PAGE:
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Alden "Denny" Townsend

B.S. Forestry, 1964

Alden "Denny" Townsend graduated in 1964 with a B.S. in forestry and started work with the USDA Forest Service in Oregon that included looking for trees resistant to white pine blister rust. He developed an interest in tree genetics that led him to Yale School of Forestry where he completed an M.F. in forest genetics and ecology in 1966, and then to Michigan State University where he completed a Ph.D. in forest genetics and plant breeding in 1969.

In 1970 he began his career as a research geneticist with the USDA Agricultural Research Service in Ohio and later worked at the USDA’s National Arboretum facility in Maryland. His responsibilities have included the improvement of urban trees such as elm, red maple, spruce, and alder. His work in developing a disease-resistant elm captured national attention. He started by making scores of controlled pollinations between European and Asiatic elms, germinating the seed, growing hybrid saplings, and inoculating them with the disease-causing fungus for the further testing of tolerance or resistance. A long-term process of cloning and screening followed.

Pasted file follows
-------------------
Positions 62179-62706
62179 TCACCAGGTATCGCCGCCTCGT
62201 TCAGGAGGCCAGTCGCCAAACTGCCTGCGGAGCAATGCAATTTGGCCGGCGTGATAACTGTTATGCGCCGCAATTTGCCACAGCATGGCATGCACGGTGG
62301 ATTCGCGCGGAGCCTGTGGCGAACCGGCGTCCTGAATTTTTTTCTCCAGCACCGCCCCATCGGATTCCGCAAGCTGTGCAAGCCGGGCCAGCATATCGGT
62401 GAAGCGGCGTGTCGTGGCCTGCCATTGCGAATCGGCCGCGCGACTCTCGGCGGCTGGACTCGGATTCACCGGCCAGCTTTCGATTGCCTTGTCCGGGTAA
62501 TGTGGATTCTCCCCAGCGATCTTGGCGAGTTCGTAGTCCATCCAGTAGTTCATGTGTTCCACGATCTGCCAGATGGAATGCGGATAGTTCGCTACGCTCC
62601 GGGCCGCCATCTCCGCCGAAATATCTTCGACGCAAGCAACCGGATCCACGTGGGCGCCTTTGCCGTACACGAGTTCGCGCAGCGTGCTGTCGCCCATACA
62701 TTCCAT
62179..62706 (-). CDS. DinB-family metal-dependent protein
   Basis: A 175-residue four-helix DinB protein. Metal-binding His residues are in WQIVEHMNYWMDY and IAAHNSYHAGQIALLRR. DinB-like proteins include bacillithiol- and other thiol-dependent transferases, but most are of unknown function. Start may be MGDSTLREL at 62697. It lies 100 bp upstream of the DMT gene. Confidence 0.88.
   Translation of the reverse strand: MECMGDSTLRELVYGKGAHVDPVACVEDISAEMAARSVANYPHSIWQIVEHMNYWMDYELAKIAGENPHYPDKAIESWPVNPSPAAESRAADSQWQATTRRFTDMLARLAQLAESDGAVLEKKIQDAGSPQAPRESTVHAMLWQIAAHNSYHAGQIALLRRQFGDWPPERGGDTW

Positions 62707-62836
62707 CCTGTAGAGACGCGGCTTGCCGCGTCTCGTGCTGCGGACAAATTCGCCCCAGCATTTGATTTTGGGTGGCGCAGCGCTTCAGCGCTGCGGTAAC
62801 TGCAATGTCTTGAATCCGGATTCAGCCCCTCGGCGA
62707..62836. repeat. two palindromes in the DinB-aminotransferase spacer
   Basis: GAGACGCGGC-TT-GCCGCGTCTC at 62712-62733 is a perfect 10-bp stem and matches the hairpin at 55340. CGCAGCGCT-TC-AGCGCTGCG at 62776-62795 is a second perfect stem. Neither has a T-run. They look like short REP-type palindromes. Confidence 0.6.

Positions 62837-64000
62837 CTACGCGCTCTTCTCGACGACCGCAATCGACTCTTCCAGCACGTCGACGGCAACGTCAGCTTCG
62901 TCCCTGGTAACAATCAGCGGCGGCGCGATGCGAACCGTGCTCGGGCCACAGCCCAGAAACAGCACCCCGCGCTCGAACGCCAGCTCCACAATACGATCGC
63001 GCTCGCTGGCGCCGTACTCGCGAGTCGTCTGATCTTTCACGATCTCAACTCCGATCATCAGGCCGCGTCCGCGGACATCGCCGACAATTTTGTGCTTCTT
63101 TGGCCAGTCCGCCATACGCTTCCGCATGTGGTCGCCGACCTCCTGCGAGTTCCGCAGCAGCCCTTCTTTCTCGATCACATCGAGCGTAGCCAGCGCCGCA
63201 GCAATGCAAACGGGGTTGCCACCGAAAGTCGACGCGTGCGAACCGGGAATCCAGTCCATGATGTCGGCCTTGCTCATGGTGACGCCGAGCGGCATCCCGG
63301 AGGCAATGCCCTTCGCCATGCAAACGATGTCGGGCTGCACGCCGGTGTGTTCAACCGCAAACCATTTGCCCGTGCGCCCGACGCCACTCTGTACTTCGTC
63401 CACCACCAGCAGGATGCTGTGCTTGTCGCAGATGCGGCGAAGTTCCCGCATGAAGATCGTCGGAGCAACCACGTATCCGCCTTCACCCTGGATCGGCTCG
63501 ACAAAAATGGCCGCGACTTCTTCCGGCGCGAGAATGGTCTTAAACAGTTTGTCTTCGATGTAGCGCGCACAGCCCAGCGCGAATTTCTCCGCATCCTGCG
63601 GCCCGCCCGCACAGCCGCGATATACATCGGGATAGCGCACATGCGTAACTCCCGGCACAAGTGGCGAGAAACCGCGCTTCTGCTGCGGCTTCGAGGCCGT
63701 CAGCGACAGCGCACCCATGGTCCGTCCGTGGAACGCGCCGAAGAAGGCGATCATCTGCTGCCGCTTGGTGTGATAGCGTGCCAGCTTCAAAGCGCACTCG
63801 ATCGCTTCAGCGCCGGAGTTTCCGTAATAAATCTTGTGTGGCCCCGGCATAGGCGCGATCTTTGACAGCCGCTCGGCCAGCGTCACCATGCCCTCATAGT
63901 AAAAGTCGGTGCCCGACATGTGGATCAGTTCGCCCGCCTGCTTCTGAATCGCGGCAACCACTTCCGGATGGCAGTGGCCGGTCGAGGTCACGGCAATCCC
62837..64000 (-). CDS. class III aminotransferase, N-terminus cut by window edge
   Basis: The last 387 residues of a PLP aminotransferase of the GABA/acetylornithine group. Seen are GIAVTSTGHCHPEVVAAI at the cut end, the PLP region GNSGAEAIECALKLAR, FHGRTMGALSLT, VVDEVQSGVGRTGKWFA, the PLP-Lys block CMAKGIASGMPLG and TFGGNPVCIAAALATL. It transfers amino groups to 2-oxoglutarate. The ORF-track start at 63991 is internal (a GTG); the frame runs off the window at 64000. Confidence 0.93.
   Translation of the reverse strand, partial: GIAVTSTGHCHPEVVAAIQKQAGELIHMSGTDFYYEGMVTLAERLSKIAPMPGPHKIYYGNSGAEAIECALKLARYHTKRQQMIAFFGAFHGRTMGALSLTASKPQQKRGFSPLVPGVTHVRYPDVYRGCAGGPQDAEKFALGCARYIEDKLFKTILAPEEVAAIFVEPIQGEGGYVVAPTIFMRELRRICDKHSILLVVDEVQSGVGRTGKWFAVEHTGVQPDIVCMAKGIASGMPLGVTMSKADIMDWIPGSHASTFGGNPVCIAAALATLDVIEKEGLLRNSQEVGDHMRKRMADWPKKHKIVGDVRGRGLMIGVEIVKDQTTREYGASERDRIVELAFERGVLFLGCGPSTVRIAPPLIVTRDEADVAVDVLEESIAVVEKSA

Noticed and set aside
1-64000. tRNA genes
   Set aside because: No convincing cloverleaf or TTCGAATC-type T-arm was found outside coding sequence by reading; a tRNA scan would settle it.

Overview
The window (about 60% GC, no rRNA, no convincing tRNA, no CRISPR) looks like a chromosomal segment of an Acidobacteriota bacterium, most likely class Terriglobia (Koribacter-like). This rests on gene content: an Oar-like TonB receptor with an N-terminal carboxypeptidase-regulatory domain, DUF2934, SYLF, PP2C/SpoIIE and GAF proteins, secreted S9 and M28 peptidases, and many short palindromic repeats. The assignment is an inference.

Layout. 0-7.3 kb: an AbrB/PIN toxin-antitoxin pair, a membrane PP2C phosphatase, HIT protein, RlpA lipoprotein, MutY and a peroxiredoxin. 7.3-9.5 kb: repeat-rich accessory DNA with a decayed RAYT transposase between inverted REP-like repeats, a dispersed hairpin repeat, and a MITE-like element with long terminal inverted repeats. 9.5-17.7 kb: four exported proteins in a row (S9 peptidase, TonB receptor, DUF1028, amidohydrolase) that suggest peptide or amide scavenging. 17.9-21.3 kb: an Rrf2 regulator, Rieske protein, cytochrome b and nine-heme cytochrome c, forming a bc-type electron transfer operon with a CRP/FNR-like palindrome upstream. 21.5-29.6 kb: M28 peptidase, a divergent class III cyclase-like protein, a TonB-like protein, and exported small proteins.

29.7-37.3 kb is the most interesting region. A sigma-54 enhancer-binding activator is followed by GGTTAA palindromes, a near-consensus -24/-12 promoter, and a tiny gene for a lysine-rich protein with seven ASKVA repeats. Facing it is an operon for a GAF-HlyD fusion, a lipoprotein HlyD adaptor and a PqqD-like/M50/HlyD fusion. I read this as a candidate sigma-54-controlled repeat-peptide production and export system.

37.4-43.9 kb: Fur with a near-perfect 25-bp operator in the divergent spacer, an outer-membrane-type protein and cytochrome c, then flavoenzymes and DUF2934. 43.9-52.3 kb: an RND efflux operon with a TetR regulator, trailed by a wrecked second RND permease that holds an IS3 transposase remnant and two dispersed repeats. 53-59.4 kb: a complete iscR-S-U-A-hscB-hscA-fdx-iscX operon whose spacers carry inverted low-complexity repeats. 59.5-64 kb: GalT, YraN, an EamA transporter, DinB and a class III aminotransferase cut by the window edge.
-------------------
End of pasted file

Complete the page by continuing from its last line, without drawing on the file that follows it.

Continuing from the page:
Townsend has developed and released nine of the ten elm cultivars resistant to Dutch elm disease, and six red maple cultivars that are more adaptive to urban environments. He has also conducted extensive research on resistance of trees to insects, air pollutants, deicing salts, and drought. He has published more than 100 scientific and popular articles and provided leadership in various professional organizations including the International Society of Arboriculture, the Central States Forest Tree Improvement Council, the Metropolitan Tree Improvement Alliance, the Save the Elms Task Force, and Elm Watch. Several of his elm cultivars have been planted at Penn State’s University Park campus.

Townsend is a member of Xi Sigma Pi (forestry honor society) and Gamma Sigma Delta (agricultural honor society), and has received the 1982 Award for Arboricultural Research from the International Society of Arboriculture, a 1996 Certificate of Merit from the USDA Agricultural Research Service, a 1997 Jackson Dawson Memorial Medal from the Massachusetts Horticultural Society, and a 1999 Honor Award from the Secretary of Agriculture.

April 2004